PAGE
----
The Annexation Debate & Rebellion of the Philippines

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  • 0:02 Background
  • 1:18 Benevolent Assimilation
  • 2:11 Filipino Rebellion
  • 3:38 Slow March to Independence
  • 4:25 Lesson Summary
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Lesson Transcript
Instructor: Kevin Newton

Kevin has edited encyclopedias, taught middle and high school history, and has a master's degree in Islamic law.

In this lesson, we'll look at how the Philippines changed following the 1898 Spanish-American War. While the Filipinos may have hoped for independence, the Americans had different ideas. Following the lesson, you can test your knowledge with a quiz.


Imagine that after years of working for a really horrible boss at a restaurant - the kind who fires your friends and makes you a nervous wreck at work - that one day his boss shows up and very publicly fires him. You and your friends can't help but crack a grin as the disgraced boss packs his things and leaves, and you immediately hope for better working conditions from this new boss. After all, this new manager has a reputation of promoting current employees to run the restaurant. It was that feeling of happiness and hope that many Filipinos felt after 1898, when the Americans defeated the Spanish. The Spanish had been horrible, and now the Americans were around. Surely, things would get better.

That's what many Filipinos thought in the summer of 1898, following the June 12 declaration of independence by Filipino nationalist Emilio Aguinaldo. This, in turn, followed the American defeat of Spanish forces in the islands. However, it seems that the Americans had a slightly different idea in mind for the Philippines. Whereas Cuba was put on a sort of fast track to independence, the Filipinos received no straight answers from the American occupiers.

Benevolent Assimilation

This was because the Americans had no such plans to grant the Philippines their independence. They had gone to war to free Cuba, and the Philippines were really just icing on the cake. Furthermore, they really didn't know who this Emilio Aguinaldo was or if he could be trusted. From their perspective, he seemed to be just another dictator, and if the United States was going to install a dictator in another country, it was going to be someone they trusted.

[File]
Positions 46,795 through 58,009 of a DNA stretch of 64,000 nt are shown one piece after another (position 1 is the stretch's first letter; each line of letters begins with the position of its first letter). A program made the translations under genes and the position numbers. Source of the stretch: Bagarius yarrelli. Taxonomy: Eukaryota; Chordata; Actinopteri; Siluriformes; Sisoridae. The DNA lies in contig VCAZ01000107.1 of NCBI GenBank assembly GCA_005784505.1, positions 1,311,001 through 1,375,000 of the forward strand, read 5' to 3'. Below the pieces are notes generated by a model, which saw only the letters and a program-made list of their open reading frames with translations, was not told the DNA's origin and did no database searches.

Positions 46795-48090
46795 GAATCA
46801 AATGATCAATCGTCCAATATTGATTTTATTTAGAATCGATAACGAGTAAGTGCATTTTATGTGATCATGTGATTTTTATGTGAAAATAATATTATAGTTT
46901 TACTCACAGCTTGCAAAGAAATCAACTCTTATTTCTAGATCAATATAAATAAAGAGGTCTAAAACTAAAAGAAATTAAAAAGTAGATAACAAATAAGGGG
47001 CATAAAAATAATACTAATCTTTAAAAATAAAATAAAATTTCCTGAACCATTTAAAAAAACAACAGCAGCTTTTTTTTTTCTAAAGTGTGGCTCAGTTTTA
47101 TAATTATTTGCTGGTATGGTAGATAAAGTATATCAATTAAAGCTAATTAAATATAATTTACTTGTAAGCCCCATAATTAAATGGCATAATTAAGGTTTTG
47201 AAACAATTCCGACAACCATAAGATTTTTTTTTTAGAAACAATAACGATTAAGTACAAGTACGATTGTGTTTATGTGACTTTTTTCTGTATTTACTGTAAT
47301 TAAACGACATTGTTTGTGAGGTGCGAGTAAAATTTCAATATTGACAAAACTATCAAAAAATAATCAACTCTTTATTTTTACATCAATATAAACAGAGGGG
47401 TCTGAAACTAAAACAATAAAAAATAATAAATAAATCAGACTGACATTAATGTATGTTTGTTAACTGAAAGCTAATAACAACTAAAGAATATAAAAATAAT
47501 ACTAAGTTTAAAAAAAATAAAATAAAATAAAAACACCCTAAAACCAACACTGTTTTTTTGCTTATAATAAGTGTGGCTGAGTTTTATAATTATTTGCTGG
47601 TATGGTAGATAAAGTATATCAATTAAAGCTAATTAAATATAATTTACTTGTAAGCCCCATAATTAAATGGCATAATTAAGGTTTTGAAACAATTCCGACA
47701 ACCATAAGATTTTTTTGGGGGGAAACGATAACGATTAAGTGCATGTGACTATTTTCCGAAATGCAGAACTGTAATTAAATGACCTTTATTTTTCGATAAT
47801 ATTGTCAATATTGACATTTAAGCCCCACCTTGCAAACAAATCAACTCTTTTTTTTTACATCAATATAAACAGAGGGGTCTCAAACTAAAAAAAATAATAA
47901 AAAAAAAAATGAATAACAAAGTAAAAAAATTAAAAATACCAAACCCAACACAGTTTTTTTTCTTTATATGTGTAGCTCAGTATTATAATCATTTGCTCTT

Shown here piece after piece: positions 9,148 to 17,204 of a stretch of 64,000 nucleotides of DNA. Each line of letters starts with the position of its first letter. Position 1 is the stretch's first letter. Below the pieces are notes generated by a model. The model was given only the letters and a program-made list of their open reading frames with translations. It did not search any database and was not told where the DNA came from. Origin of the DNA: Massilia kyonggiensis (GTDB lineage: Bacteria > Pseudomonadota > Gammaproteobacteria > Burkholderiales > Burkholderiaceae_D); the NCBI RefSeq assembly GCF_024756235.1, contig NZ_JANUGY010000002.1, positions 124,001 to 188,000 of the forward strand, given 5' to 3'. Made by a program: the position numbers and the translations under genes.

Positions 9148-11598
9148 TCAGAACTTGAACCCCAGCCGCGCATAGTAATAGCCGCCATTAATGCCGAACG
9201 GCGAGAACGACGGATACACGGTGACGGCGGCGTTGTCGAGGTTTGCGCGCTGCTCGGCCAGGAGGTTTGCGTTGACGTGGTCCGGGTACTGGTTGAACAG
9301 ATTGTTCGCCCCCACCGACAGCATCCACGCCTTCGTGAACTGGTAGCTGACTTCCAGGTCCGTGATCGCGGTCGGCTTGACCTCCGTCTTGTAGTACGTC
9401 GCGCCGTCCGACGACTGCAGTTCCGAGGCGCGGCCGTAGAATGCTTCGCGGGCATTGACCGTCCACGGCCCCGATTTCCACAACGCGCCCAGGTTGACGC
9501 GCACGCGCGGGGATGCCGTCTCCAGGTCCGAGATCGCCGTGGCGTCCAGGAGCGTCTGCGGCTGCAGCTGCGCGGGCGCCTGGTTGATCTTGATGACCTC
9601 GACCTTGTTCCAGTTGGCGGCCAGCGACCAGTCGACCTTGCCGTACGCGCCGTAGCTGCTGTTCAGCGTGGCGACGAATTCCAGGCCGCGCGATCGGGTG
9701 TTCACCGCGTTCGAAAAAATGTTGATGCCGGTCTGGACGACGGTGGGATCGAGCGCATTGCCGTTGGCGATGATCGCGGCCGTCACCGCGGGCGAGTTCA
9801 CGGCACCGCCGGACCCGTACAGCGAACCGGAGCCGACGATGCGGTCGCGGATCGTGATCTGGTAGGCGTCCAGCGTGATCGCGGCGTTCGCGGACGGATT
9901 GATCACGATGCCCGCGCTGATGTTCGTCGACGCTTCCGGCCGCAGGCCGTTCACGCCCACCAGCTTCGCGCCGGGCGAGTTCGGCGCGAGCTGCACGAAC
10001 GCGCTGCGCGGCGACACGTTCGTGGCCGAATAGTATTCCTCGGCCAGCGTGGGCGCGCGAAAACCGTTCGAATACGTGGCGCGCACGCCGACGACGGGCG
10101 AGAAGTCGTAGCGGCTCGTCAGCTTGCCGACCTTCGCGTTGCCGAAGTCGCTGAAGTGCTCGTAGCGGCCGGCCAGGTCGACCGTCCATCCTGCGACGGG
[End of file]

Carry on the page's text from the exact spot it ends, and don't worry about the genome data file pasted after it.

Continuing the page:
Instead, the United States sought a program of benevolent assimilation, agreeing to protect and administer the Philippines until they were capable of governing themselves. In other words, the Americans were going to stick around until they figured out how to get rid of Aguinaldo. However, plans of the American plot to remain in the Philippines, as well as some derogatory language, reached Aguinaldo, and needless to say, he wasn't happy.

Filipino Rebellion

By 1899, the situation was growing ever tenser by the day, and Filipino nationalists protested more and more for independence, all while the Americans kept trying to turn the Philippines into their own possession. Later in 1899, a full-fledged rebellion broke out, led by none other than Aguinaldo. This conflict is known as the 'Filipino-American War'. Eventually, superior American forces would regain much of the Philippines, and by 1902, a peace was negotiated.

However, the Filipinos were left with a relatively unsure vision of the future. The Americans promised to eventually permit self-governance, but at the same time, were clearly enjoying the advantages of having a major possession so close to China, India and Japan.

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